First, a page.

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Area Expert Says A Government Debt Default Could Be Slow But Severe

(Protesters at the World War II memorial in Washington, DC on Sunday.  Credit: Jewel Samad/ AFP/ Getty Images)

(Protesters at the World War II memorial in Washington, DC on Sunday. Credit: Jewel Samad/ AFP/ Getty Images)

(Photo by Ed Fischer) Lynne Adkins
If you’ve listened to radio in the Delaware Valley, the odds are...
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By Lynne Adkins

PHILADELPHIA (CBS) — As Congress works on a plan to raise the debt ceiling (see related story), taxpayers may be wondering how they will be affected if there is no agreement.

If the government goes into default, it could trickle down to the average taxpayer, according to Bruce Rader, associate professor of finance at Temple University.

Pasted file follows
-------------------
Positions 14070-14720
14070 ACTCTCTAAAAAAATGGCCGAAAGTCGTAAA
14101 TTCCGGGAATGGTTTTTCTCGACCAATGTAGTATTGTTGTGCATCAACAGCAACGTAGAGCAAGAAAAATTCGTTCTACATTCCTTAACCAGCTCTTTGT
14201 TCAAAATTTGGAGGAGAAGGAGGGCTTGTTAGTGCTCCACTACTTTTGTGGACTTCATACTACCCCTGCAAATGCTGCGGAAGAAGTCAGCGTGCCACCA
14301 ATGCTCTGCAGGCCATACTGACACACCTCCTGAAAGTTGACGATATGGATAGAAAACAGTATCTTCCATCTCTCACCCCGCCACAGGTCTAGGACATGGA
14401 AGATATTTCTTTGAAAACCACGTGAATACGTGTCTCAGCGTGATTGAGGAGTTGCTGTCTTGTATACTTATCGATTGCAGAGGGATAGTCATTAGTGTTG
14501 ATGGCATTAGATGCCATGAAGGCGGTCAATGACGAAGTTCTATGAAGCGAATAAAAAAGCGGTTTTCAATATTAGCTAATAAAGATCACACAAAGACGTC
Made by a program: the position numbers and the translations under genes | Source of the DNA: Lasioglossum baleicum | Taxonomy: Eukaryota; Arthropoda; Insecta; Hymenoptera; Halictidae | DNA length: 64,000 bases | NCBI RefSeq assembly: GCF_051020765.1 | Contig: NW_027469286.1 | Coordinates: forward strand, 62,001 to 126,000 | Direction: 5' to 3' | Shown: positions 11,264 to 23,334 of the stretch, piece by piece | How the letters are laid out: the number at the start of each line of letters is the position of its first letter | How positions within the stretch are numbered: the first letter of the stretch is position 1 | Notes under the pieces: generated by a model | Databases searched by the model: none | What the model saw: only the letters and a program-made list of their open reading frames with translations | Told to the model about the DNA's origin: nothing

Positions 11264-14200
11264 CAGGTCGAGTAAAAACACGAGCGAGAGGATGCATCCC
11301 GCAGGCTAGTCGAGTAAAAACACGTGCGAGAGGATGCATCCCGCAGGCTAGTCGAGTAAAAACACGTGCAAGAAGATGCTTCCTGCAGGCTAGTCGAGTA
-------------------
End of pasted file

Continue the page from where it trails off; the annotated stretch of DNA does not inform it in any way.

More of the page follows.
“That may cause interest rates to spike,” he tells KYW Newsradio.  “In general, when interest rates go up — and this would be a substantial increase in interest rates — the economy will slow down dramatically and people may lose their jobs.”

He says even though the debt default would take place this week, he expects the crunch — if default occurs — to be felt at the end of the month, when the government needs to roll over debt and issue more in order to pay its bills.

And if it can’t, he says, it would be like a homeowner getting work done but then failing to pay the bill because the checking account is empty.

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